They're not alone. In fact, they might even be the majority. According to a panel of higher education experts, only 27% of today's college students have a "traditional" four-year college experience away from home. The rest work toward a degree in pieces while living their lives - holding down jobs, having families, and taking care of other responsibilities.
But while economists and entrepreneurs debate who's right for college, and we question the value of a college degree, young school reformers who are trying to figure out what's on everybody's mind: Can dropping out or putting off college advance their budding careers in reforming the system, or will the lack of a college degree put them at a disadvantage?
Nineteen-year-old Zak Malamed, a freshman at University of Maryland College Park majoring in government and politics, is looking for ways out of the four-year degree track to spend more time on his growing school-reform organization, Student Voice. He’s been considering a break, like the Gap Year Program offered by UnCollege, an organized year off that includes international travel, internship, and instruction in “building your personal brand.” The hands-on learning available in the Gap Year, Malamed says, would be helpful to him in building his organization. And he believes the program plays to his strengths.
“In high school, I really felt like I learned more outside of the classroom. I was more of an experiential learner. I loved student government most because I learned how to work with people,” he said.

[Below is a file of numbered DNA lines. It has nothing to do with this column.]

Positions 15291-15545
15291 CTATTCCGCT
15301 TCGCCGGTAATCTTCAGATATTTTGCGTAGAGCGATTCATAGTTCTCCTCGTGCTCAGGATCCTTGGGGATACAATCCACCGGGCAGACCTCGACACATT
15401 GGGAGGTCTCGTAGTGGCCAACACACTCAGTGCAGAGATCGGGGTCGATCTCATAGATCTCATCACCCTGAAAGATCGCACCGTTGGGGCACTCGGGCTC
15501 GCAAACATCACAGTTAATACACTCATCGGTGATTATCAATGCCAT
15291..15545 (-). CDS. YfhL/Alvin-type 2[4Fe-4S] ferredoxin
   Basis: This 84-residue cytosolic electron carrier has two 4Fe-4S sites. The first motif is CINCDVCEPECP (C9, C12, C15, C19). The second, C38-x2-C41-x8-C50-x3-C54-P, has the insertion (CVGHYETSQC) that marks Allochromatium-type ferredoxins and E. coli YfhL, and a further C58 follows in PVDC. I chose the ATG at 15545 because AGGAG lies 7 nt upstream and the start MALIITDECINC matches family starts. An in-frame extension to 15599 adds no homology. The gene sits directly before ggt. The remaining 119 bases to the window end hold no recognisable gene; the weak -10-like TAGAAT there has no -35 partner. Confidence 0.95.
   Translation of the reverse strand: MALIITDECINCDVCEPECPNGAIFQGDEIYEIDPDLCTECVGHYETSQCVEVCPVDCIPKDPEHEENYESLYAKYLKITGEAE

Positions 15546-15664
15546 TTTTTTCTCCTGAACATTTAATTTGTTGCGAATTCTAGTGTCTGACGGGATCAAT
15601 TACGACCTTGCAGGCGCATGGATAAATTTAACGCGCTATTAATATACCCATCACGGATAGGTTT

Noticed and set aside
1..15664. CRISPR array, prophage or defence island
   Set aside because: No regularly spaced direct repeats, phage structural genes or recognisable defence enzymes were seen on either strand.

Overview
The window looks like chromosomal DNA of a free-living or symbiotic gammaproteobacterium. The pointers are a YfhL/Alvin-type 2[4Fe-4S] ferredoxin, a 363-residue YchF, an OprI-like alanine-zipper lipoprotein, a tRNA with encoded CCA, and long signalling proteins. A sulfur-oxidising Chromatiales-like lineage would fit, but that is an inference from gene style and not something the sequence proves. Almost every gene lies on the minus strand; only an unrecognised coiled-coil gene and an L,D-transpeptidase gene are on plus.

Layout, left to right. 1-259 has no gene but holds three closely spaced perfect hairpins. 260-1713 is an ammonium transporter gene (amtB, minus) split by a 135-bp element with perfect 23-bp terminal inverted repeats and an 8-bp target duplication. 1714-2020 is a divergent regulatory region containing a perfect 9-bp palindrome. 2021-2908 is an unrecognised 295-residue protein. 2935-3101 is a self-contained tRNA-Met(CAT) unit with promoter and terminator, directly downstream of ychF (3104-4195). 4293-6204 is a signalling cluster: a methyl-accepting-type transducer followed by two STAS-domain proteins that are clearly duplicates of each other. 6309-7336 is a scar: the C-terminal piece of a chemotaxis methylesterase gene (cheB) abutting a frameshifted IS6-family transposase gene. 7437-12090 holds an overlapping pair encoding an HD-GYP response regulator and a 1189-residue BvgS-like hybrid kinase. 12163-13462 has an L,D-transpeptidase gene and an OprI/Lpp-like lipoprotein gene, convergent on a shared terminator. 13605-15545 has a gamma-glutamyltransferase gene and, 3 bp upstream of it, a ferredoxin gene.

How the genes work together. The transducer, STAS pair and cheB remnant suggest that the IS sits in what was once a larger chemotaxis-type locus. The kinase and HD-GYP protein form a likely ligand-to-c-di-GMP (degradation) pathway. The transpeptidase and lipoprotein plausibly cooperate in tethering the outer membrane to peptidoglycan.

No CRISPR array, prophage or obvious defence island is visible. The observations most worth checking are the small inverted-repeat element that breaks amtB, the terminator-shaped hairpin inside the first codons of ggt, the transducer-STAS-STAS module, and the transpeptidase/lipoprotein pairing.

While guidance counselors report that the gap-year trend is on the rise, the logistics for Malamed are mostly financial - UnCollege’s program costs $12,000 for the year, and Malamed made it clear that for a gap year program to work for him, he would have to be paid, not pay. And while Malamed’s not exactly sure a degree will help him with his goals, it couldn’t hurt.
“I really don’t like the way school works. I believe that, as it stands now, I could learn more outside college than in. But, I have to take the opportunities given to me. If I can’t support myself financially with work that I’m passionate about, then I’ll stay and get my degree.” In the interim, Malamed has promised his parents that he will finish, even if he takes a gap year (or two) to grow Student Voice.
NO CHOICE FOR SOME
For 20-year-old Mpaza Kapembwa, a Gates scholar and sophomore at Williams College, there's only one way to become a formidable school reformer: get a college degree. College was one of the top reasons Kapembwa’s mother moved him and his sister from Zambia to the U.S. six years ago.
The first years of American life were a struggle, and for a period of time they were essentially homeless, while Kapembwa continued to earn the highest grades and found his passion in American education reform. He believes that for many living at or near the poverty line, a four-year degree is still the best and most reliable way to move into the middle class.
If a major education think tank or policy group wanted to tap his talent early, would he leave college -- even for a year? No way.